February 18, 2015 Ash Wednesday Matthew 6: 1-6, 16-21
Rev. Catherine Purves
Are you any good at keeping a secret? Or do you have one of those faces that gives everything away? Even if you don’t say anything, do people know that something is going on, that you have a secret? Can you ever resist saying, “Guess what?” when there’s something new in your life? In this age of Facebook and tweets and texts, is anything in your life a genuine secret? Or does the whole world know what you ate for breakfast, that your library books are overdue, and that your cat is feeling under the weather? We are so used to instant information and unlimited communication that keeping anything secret may be more than we think we can manage.
In our text for this first day of Lent, Jesus advises his followers to keep several things secret. He tells them to give their offerings in secret, to pray in secret, and to fast in secret. Don’t even let your left hand know what your right hand is doing, he says. Pray in the closet. And if you’re intentionally not eating, try not to look hungry, so that no one will guess your secret. Jesus seems to be commanding his disciples to engage in some fairly intense secret piety.
Most of us who have gathered for worship this evening will leave with a pronounced black smear on our foreheads. If you stop anywhere on your way home – at a gas station or at the food store – this will be a decidedly unsecret proclamation that you have actively participated in some Lenten piety. As we come forward for our cross-shaped smudge of palm ashes, are we actually disobeying the command of Jesus to practice a secret piety?
First, we have to say that Jesus was not against corporate, shared worship. He himself was often in the synagogue preaching and praying. We know that he went up to Jerusalem for the celebration of Passover, and most probably for other feast days as well. The modern notion of a strictly private piety, which presumes that an individual can seek God alone and in his or her own unique way, would have made no sense at all to Jesus. Faith was always a shared community experience. God related to the Jews as a people, and they related to God collectively. A secret, solo piety could not exist apart from the corporate experience of being the people of God. So that is not what Jesus is talking about.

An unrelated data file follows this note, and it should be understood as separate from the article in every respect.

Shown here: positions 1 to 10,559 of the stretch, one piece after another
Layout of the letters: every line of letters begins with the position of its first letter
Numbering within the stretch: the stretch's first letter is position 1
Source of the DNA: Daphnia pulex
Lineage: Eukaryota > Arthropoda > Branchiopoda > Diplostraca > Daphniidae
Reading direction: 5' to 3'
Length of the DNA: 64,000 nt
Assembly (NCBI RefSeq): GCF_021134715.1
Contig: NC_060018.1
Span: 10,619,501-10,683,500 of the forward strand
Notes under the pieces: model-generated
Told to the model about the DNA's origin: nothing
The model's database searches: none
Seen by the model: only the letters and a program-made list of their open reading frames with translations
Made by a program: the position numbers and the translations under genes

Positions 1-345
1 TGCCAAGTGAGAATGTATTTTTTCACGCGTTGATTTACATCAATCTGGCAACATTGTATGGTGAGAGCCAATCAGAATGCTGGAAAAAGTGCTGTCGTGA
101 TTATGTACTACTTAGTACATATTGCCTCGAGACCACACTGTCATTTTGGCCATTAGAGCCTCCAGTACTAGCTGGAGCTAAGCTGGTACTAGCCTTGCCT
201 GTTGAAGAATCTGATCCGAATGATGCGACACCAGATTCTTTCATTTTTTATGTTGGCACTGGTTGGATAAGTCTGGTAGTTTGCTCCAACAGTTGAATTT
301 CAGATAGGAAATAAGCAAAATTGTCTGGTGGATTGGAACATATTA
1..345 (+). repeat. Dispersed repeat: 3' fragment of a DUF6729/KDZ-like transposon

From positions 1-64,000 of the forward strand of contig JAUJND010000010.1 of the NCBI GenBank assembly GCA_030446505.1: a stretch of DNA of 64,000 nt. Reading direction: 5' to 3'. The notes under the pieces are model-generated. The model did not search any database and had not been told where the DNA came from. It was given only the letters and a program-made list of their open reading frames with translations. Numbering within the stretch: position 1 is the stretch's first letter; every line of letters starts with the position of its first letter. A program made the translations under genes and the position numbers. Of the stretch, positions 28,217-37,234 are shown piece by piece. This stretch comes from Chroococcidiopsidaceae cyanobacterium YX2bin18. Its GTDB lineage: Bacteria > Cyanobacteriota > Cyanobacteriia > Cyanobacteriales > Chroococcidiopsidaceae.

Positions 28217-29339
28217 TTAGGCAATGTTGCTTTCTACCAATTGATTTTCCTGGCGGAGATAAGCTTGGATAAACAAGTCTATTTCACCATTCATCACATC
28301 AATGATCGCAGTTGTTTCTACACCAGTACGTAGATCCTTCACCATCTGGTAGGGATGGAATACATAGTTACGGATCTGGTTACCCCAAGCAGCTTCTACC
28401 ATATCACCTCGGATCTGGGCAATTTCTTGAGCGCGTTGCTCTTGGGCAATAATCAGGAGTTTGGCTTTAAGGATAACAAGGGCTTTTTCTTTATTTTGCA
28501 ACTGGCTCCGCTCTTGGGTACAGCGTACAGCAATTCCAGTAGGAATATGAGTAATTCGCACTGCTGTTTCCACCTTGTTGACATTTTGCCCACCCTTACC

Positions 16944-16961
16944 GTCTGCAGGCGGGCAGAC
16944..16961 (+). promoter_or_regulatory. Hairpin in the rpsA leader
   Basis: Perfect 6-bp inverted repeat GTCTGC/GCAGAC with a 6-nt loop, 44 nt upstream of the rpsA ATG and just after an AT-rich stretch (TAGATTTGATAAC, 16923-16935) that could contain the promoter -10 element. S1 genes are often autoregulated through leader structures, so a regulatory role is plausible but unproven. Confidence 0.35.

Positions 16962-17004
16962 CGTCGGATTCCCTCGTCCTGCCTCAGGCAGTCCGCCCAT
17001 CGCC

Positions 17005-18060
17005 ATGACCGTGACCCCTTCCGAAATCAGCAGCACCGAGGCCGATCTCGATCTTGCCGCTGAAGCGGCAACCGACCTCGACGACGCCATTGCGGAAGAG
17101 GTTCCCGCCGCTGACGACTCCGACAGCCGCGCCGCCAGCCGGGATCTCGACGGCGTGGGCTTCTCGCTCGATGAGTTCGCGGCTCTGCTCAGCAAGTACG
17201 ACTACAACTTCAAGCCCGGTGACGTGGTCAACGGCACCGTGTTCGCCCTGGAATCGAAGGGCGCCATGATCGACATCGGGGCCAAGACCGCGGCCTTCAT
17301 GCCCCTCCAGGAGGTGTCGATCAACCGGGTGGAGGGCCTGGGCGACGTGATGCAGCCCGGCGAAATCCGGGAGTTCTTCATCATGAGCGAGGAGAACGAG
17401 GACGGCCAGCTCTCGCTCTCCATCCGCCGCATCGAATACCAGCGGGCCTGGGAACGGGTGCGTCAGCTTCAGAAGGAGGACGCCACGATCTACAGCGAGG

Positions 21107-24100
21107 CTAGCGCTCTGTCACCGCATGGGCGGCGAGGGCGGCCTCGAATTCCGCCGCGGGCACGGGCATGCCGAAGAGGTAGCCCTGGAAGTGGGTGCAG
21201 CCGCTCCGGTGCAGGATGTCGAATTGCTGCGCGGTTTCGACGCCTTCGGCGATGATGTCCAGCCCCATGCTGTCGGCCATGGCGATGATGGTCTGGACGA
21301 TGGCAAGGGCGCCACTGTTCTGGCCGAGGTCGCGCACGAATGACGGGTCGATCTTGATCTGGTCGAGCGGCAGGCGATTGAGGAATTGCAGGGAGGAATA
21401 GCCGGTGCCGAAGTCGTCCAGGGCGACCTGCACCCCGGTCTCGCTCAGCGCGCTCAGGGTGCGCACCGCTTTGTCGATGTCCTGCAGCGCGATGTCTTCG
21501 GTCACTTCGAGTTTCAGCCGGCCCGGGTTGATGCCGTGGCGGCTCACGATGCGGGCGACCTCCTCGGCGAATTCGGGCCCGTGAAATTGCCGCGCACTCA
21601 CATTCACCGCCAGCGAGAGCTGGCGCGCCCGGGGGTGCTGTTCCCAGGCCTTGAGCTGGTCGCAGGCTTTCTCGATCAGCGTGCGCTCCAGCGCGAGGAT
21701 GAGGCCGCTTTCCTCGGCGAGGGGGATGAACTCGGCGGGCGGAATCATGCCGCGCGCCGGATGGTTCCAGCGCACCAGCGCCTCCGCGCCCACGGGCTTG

But this interpretation of Jesus’ call to secrecy might, nevertheless, appeal to us, because it lets us off the hook evangelically. A piety that is a complete secret will not attract many converts. Nor could a secret Christian be criticized for not living his or her faith in a way that might capture the attention of unbelievers. But this incognito Christianity can’t be what Jesus was calling us to practice, because the Gospels tell us that he sent out the disciples to proclaim the good news, to heal, and to cast out demons. Their practice of the faith was just as public and visible as his was, and they returned to him rejoicing in the results of their efforts.
Our text for this evening is taken from the gathered teachings of Jesus known as the Sermon on the Mount. And just a bit earlier in that same series of lessons, Jesus says to the crowds, “You are the light of the world…No one after lighting a lamp puts it under the bushel basket, but on the lampstand, and it gives light to all in the house. In the same way, let your light shine before others, so that they may see your good works and give glory to your Father in heaven.” (Matthew 5: 14-16). These two lessons about secret piety and about being the light of the world seem contradictory. What, then, was Jesus trying to tell his disciples and us about keeping secrets and about letting our light shine? Should we forego the palm ashes tonight, or should we receive the sign of the ashes and then go to the mall and walk around for an hour or two?
The answer to that question may be found in the final brief lesson that we read this evening about storing up treasures. Where is your treasure? Where is your attention focused – on earth or on heaven? That is, are you thinking about what others see in your piety and what they think of you? Or are you thinking about your relationship with God and what God thinks of you?
If we just take the example of the ashes, we must ask ourselves if we want them as proof of our piety. Or, are we receiving them as a sign to ourselves, in that sense, a secret sign that we desire to repent and seek forgiveness? We receive the ashes this night as a symbol of our humility before God, not as a sign for others to see, showing them that we are pious, because that will only feed our pride. If we are thinking about what others think of us, then we are storing up treasures for ourselves on earth. If we are thinking about the fact that our lives and our salvation are in God’s hands because we are dust and to dust we shall return, then we are storing up treasures for ourselves in heaven.
If you stop at the gas station or the food store on your way home, it will be hard not to be self-conscious. People will see your ashes. Let them see. Perhaps they will then give glory to your Father in heaven. Jesus and his followers did not hide their faith. But neither did they use their acts of piety or compassion to gain glory for themselves. Their eyes were firmly fixed on heaven. That was where their treasure was stored. As long as we receive the ashes in order to say to ourselves and others, “Look at God!” rather than “Look at me!” then our treasure will be in heaven. And if no one sees you before you wash your face and get ready for bed, rest assured that your secret piety will have been seen by your Father in heaven.
May this season of Lent be a time of genuine piety for you as you keep your eyes fixed on God who will then let your light shine in good deeds and faithful worship.